How do I structure a payment plan for my website?


3

I plan on making my website a paid one and have a question about structuring the payment plan. Think of the website as an ecommerce site selling very low ticketed items (as low as $0.05). Since payment processors such as Paypal have a processing fee per transaction, I can't really make anything if I sell a single item for $0.05.

So, I plan on accepting a minimum of $10 (or multiples thereof) and now have 2 options:

  1. Implement a credit based system and
    sell x credits for $10. Users can
    choose to use 1 credit at a time if
    they wanted to.
  2. Keep it simple and simply reduce the users balance by $0.05 every
    time they buy a single item.

In either case, how do I handle refunds. In the first plan, do I expire unused credits after some time?

Any thoughts?

Payments Website Saas Business

asked Aug 19 '10 at 13:10
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User2306
232 points
Top digital marketing agency for SEO, content marketing, and PR: Demand Roll
  • If you can add details on what your industry & product is and who your customers are, it would give a better context so you receive a quality answer. – Susan Jones 9 years ago

6 Answers


4

Calling them credits may make it easier for the user and on yourself when displaying balances and giving refunds. You also don't have to display balances or prices in different currencies. It's only a factor when purchasing credits or to cash someone out.

Promotions like, buy 100 credits before the end of today and get 10 free.

Expire the credits, but go out of your way to notify users. It could be a way to invite them back to the site.

Not sure what you sell for a nickle. Hopefully there are ways to encourage users to buy in bulk.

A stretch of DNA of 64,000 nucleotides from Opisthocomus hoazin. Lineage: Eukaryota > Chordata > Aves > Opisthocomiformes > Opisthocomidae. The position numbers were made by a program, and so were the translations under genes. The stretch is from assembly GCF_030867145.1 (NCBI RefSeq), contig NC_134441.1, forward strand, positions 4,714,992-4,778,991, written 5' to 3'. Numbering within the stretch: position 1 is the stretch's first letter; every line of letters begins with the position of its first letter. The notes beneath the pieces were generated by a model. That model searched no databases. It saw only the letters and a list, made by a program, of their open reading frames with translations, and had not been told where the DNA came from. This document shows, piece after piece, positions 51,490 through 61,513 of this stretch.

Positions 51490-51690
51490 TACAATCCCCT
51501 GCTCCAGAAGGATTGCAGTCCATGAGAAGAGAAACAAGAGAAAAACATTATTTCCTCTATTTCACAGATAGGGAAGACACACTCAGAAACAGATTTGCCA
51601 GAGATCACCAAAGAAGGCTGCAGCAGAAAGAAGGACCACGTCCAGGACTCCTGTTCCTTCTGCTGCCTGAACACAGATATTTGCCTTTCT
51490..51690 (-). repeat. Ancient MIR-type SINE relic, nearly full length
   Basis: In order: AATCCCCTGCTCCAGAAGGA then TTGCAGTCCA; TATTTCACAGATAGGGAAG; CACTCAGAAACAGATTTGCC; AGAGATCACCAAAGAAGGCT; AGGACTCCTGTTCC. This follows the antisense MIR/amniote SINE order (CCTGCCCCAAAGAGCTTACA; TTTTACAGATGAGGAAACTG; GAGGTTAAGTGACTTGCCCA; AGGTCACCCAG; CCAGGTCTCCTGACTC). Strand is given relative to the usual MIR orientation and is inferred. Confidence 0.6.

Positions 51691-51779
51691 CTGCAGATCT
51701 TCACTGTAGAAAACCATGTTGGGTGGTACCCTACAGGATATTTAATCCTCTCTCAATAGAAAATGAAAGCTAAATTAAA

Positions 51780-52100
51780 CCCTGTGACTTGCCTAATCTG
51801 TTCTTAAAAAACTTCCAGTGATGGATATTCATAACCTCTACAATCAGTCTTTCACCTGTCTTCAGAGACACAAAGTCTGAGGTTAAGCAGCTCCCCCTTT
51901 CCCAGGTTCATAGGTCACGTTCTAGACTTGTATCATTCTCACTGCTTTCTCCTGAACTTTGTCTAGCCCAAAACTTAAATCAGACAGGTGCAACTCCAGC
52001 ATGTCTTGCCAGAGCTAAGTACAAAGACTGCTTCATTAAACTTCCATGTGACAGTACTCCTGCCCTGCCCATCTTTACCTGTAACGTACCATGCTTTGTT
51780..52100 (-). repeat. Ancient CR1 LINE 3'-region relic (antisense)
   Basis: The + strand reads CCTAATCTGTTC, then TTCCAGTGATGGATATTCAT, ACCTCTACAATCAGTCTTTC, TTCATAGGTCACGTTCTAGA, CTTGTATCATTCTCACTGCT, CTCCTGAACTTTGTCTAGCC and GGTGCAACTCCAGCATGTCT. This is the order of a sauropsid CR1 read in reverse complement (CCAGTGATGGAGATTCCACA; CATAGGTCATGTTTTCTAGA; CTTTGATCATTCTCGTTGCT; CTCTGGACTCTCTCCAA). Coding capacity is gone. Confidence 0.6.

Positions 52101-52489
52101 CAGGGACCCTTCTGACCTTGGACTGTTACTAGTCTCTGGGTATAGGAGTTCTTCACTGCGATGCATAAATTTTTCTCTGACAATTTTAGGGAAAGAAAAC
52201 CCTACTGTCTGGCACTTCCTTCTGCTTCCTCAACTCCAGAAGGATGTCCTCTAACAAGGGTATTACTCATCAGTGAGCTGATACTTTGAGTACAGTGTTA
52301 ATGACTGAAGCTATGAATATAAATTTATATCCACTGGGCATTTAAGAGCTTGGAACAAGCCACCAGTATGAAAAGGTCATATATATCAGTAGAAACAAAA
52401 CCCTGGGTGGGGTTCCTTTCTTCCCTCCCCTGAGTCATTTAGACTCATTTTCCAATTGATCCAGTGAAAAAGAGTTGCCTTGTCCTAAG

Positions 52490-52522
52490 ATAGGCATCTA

answered Aug 20 '10 at 02:54
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Jeff O
6,169 points
  • iStockPhotos does exactly what you suggested. It's my favorite site for stock photography. – Gary E 9 years ago
  • Excellent thoughts Jeff. Care to put your thoughts on payment processors? Paypal is an option. FastSpring is an option too. Just not sure which one makes sense for my website. – User2306 9 years ago
  • Sorry, no expert on either. – Jeff O 9 years ago
  • I would recommend that you don't do refunds at all. If someone puts in $10, that $10 is yours. They need to spend or lose. +1 for an "about to expire" email that gets users back to your site. – Mike Nereson 8 years ago

1

You want to batch the payments into larger amounts or you will lose money on each "sale."

The credits are a good idea, I do not really see a difference between each option = in a sense, the credits are worth $.05 each and the balance is reduced accordingly.

You can handle refunds however you want. If the item is $.05 I assume it is a digital item - are refunds necessary?

Expire credits however you want as well. If you are not 'fair' your users will let you know.

answered Aug 20 '10 at 01:12
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Jeff Epstein
1,532 points
  • Refunds are necessary. Its like starting a company and not having any paper work. Its a system that works, but its broken and prone to get frustrating afterwards. You want to make sure your customers are happy. Even though its just 5 cents, you can get a bad rep. I don't think anyone can afford bad rep. – Bhargav Patel 9 years ago
  • What do you mean by paper work? I hope not real paper. – Jeff O 9 years ago
  • @Bhargav, I do not really get the down vote. For a 5 cent item this whole process seems like a losing proposition. Its a legitimate answer considering the business model proposed. – Jeff Epstein 9 years ago
  • Not sure why this was down voted, so I voted it back up. – Zuly Gonzalez 9 years ago
  • Thank you Zuly =) – Jeff Epstein 9 years ago
  • How do you know if I voted your down? – Bhargav Patel 9 years ago
  • It was a guess. Based on your answer, it was an educated one. – Jeff Epstein 9 years ago
  • How is it an educated guess when you assume I voted you down. You told me to read before I type, while you flamed without thinking.. sorry sir, don't think I am against you. hehe. Anyways, don't worry it could've happened to me too, so w/e. – Bhargav Patel 9 years ago

1

I like the idea of purchasing credits. Mentally it's easier to spend credits than it is to spend real dollars.